Robert (gurdonark) wrote,

lodgepole pine

We headed to the Dallas Fort Worth Airport yesterday for our trip to Colorado. The plane left on time, and landed nearly on time. On the way to get the rental ca in the Denver aiport, we saw a man lying on the floor, who had collapsed. People who seemed to know what they were doing, perhaps medical professionals, were giving him CPR. After an interval, paramedics came. At first, I watched, transfixed. Soon, I turned away, as I could not help and I did not feel this man's suffering should be my spectator sport. It appeared that they may have made some progress with the CPR, and I hope they saved him. I thought of Labor Day weekend, and weekend trips, and a man on the floor with a crease of blood on his scalp, and people trying as earnestly as they could to help him. Then I rented a Chevrolet Cavalier.

The drive on I-70 towards Breckenredge involved much heavy freeway traffic at rush hour. Then, once we had cleared the freeway traffic, there was much climbing of mountains and descending mountains. The Eisenhower tunnel must have been over a mile long and over 11,000 feet high. We saw glorious scenery, as well as vacationers heading up and down the mountains, pulling trailers, driving SUVs.

Lake Dillon, where we turned onto a more sedate road, looked just gorgeous. We settled into Breckenridge, which sits at 9,000 feet, surrounded by huge mountains.
We checked into our hotel, which is called "The Great Divide", which is fitting, because we are on the Contintental Divide. The Travelocity user poll had rated our hotel only 3 stars out of 5, with one commenter complaining that the kids would rather ski than wait on customers. I wonder, sometimes, who would not rather ski than show their special sparkle for customers, and I have never skied in my life. In fact, the staff has been amazing--a woman with one of those difficult for me to differentiate Oz sounding accents gave us great tips on things to see and do.

We went last night to a restaurant called "Steak and Rib", where I had neither, because we have both in abundance in Texas. I had a Martinique chicken, done St. Martin style, very curious/sweet and yet quite interesting. This morning I had something for breakfast called something like birchermuesli, except I am not sure I got the word before muesli right.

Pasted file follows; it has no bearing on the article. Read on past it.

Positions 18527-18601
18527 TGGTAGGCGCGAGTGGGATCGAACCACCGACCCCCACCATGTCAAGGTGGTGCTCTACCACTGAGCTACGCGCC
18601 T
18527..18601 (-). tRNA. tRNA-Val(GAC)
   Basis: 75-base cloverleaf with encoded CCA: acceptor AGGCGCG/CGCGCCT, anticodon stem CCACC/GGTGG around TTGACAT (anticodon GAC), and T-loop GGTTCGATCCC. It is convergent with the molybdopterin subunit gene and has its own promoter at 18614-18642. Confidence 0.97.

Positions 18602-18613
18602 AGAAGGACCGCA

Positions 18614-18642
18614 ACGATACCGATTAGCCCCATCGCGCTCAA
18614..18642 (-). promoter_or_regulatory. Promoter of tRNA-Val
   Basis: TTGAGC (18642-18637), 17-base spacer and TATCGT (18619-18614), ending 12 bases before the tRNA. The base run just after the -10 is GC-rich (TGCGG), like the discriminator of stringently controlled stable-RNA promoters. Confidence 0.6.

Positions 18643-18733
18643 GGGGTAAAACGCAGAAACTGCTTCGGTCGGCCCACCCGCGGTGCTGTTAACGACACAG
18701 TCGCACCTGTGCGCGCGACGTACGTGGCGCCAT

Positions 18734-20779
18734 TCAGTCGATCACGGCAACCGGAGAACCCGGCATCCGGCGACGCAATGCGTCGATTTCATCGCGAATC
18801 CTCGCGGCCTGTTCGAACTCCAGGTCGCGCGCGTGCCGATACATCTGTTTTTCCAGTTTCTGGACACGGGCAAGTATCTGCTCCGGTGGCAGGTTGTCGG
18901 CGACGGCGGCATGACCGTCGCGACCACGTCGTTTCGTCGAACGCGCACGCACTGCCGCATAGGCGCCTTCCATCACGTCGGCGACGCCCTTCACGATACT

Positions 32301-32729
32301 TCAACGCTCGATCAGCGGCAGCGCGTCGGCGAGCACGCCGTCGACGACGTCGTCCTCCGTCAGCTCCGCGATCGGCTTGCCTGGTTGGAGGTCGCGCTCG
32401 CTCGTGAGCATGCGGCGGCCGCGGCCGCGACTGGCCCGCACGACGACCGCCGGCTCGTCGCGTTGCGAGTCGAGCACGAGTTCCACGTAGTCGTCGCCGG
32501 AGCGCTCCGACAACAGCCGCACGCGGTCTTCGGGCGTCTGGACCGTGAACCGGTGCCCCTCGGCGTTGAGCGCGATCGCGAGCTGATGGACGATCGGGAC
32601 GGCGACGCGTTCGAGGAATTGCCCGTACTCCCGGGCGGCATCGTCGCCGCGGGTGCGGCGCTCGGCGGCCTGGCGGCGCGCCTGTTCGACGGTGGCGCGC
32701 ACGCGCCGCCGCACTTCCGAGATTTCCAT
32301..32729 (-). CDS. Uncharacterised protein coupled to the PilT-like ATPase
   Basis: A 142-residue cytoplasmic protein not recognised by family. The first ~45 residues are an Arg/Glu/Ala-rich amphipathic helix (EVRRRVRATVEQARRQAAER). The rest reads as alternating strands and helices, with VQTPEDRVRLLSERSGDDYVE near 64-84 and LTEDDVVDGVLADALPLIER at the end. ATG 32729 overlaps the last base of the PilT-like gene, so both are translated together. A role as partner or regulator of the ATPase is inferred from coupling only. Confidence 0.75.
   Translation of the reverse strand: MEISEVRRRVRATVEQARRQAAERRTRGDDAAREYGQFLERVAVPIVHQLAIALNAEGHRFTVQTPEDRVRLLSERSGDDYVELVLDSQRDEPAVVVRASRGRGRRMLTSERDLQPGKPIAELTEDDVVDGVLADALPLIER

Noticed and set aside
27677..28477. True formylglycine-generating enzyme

Very different from my morning raisin bran, and extremely tasty, served with blackberries.

This morning we took the ski lift up the mountain to hike. We did not walk long before cold rain came down upon us. We watched it pour, and then we rode the ski lift down in the rain and it was somehow still all extremely fun and glorious. The sight of the mountains going from pure vista to pure cloud was worth the price of admission.

We adjourned to shower again, and then had lunch at a place called the Whale's Tail. It was fine, and then we got cheap sweatshirts, our cold weather sleeves being well drenched. Ski resorts in Summer are curious things--they are not exactly cheap,but the stores always have August sales on leftover stuff that are quite affordable. I have a nice red long sleeve sweatshirt for next March. Breckenridge August is about like Allen March.

My wife wanted to shop and I wanted to go tour a gold mine, so we split up. I went to the Placer gold mine. Placer mining is surface mining. In the beginning, they panned for gold in running streams, a bit silt-inducing, but not that damaging. Later, they diverted all the streams into hydraulic pumps and literally sprayed the hillsides free of flora and topsoil, sluicing what was left. It was an environmental disaster. The tour I took was in the valley carved out from such shenanigans. Fortunately, there was healing--I saw chipmunks, a hummingbird and a gorgeous woodpecker, and pine trees are growing again.
The tour was fascinating. The miners rarely lived past 40. The boom did not last long. Few got rich. Many died of mercury poisoning. The desire for wealth does interesting things. I am also reading a wonderful book about greed in the Gilded age. The desire for wealth does interesting things. The tour guide, a retired petroleum engineer, was very good. Only 2 people took the tour. I found this internet cafe, and now write this post, as dark clouds loom overhead. They had a rubber duck race in the town river on my way back to Main Street. Houses here cost so much one would have to pan gold for years to afford one.

Everywhere on the mountains we see lodgepole pine, tall, majestic, and much more vertical than horizontal. We have another day in cold, fresh air, a million miles from Texas, and yet perhaps not so far.

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